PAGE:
The second premiere of the Weinviertel Festival is dedicated to Richard Wagner's first major opera success. With soloists such as Anna Gabler, Csilla Boros, Tomasz Konieczny, Franz Halata, Michael Heim and the young and up-and-coming conductor Levente Törek, this production, set by Prof. Siegwulf Turek, promises to be a fascinating opera experience.
|Production design||Prof. Siegwulf Turek|
|Daland, a Norwegian navigator||Franz Hawlata|
|Senta, his daughter||Anna Gabler (14.)|
Csilla Boross (16.)
|Erik, a hunter||Michael Heim|
|Mary, Senta's wet nurse||Marisa Altmann-Althausen|
|Daland's helmsman||Aleš Briscein|
Philharmonic Orchestra Györ
Choir of the Weinviertel Festival
The Norwegian seafarer Daland's ship gets caught in a heavy storm and anchors in a sheltered bay not far from the home port. While the crew is resting, the ship of the Dutchman appears there, as if out of nowhere, who once blasphemously swore that he would never cease to circumnavigate the Cape of Good Hope, and who was therefore actually condemned to do so for to be at sea forever. He is only allowed to go ashore every seven years. If he found a woman there who would remain loyal to him, he and his team would be redeemed. Seven years have just passed again; the Dutch desperately hopes for the unreserved love of a woman so that he can regain his mortality and finally die. Now he is wooing Daland for the hand of his daughter Senta. Daland, impressed by the rich treasures the Dutchman has collected on his journey, agrees. After the storm subsided, the two ships sail towards Daland's home.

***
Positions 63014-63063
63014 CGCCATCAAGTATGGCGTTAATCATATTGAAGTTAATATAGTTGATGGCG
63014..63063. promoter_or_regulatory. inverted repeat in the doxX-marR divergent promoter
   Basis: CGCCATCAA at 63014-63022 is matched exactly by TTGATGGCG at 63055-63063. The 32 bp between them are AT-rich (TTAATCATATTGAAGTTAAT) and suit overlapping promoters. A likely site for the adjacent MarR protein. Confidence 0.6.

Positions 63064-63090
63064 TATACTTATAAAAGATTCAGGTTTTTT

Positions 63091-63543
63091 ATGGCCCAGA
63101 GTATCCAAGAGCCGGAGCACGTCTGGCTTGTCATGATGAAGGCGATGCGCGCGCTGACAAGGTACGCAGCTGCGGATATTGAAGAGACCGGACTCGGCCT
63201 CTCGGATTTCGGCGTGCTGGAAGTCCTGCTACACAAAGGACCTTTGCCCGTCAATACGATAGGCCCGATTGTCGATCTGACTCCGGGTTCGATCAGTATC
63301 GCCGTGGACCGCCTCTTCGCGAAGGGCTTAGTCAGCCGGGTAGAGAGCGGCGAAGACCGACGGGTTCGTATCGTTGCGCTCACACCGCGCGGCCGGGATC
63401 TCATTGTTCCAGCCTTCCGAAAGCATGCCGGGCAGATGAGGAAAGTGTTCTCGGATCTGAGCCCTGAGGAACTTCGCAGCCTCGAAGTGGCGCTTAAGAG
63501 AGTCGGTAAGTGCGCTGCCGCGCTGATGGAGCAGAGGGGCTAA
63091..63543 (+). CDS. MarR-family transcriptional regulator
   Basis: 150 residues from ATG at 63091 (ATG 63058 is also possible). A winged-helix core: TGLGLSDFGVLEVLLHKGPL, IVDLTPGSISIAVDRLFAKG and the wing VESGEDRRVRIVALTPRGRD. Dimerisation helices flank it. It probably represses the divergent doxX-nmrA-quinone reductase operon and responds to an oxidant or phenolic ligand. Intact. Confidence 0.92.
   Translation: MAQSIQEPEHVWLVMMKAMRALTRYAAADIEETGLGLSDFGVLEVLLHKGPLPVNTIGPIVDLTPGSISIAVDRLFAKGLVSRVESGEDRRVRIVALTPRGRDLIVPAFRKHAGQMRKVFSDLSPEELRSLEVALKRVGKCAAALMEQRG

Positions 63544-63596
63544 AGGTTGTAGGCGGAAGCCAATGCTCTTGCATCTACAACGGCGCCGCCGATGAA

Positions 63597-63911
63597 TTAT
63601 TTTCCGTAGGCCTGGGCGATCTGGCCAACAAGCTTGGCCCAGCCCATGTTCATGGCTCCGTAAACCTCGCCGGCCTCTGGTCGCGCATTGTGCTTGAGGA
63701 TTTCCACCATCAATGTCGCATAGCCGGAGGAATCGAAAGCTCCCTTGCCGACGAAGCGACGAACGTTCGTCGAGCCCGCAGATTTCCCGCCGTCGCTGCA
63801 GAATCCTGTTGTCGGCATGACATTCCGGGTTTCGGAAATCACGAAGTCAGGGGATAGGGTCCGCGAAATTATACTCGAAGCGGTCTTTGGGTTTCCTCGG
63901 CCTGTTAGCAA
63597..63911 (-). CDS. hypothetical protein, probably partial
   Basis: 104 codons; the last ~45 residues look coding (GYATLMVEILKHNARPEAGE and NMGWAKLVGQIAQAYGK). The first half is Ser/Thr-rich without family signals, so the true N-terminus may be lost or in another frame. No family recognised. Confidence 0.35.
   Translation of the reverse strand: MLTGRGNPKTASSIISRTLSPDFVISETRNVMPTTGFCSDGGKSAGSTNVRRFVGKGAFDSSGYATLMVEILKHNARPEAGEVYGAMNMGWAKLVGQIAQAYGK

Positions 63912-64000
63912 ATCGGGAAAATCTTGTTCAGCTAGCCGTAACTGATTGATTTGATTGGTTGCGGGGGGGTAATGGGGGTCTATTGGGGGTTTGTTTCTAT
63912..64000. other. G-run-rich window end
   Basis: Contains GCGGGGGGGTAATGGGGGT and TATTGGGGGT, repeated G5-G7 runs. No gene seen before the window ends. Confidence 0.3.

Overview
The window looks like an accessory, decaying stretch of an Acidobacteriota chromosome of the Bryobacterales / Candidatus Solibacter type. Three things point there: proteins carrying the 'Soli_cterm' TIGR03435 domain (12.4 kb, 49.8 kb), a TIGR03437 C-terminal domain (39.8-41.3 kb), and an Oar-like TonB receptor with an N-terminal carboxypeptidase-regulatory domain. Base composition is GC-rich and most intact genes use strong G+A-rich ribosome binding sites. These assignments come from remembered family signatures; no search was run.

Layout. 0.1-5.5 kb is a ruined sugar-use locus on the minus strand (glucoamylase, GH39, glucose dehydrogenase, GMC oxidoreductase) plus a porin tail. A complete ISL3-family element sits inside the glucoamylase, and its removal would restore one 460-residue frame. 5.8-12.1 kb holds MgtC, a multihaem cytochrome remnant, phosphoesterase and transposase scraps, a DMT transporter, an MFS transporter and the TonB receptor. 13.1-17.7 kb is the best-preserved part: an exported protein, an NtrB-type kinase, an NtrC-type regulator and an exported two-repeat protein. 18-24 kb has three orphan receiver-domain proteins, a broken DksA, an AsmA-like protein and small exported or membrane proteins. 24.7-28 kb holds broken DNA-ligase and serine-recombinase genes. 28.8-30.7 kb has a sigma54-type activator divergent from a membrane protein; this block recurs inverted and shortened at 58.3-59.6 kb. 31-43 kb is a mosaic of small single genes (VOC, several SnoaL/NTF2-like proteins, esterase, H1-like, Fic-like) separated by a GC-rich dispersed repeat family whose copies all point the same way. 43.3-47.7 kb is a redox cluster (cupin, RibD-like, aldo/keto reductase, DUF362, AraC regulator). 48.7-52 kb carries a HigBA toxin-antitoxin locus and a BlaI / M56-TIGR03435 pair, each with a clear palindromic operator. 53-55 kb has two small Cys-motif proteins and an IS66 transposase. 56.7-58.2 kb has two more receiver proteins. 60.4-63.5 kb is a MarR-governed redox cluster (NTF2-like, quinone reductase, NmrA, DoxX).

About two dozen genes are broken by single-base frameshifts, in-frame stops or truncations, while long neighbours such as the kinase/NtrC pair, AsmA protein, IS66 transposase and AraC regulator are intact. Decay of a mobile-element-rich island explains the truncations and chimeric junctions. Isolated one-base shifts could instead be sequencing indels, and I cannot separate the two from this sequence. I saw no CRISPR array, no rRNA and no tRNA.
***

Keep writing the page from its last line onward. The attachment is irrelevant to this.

Singing and spinning, the girls await the return of their loved ones going to sea in a room. Only Senta refuses and instead performs the ballad of “The Flying Dutchman”, whose fate touches her. Senta is courted by the young hunter Erik, who is concerned about the dreams of his loved one, who always seems to forget everything else in front of the gloomy image of the seafarer. Senta feels called to redeem the “poor man”. Desperate, Erik leaves the girl when Senta's father enters the room with the Dutchman. Senta now knows that she is destined to accomplish the work of redemption. An intimate understanding is established between her and the Dutchman, and the connection is being prepared.
In the third elevator the sailors prepare for the festival (helmsman leave the watch). They boldly try to invite the crew of the Dutch ship, but only frightening ghostly roar echoes from the ship, so that they flee in horror and fear. Erik asks Senta once again to remember her earlier familiarity and love, and reminds her that she has vowed eternal loyalty to him, which Senta denies with horror. The Dutchman who entered has overheard the conversation and is sure that Senta cannot and will not be faithful to him. In order to save her from damnation, he tells her (what she has long known) about his curse (learn the fate from which I save you). He rushes to his ship in order to remain unsaved for ever. But Senta pursues him, announces again loudly that she will be loyal to him [...] until death, and throws herself from the rock into the sea. Immediately the Dutchman's ship sinks into the waters. The Dutchman is redeemed. - In a later correction of the ending (1860) we see the Dutchman and Senta rising from the sea to the sky to the music with the “redemption motif”.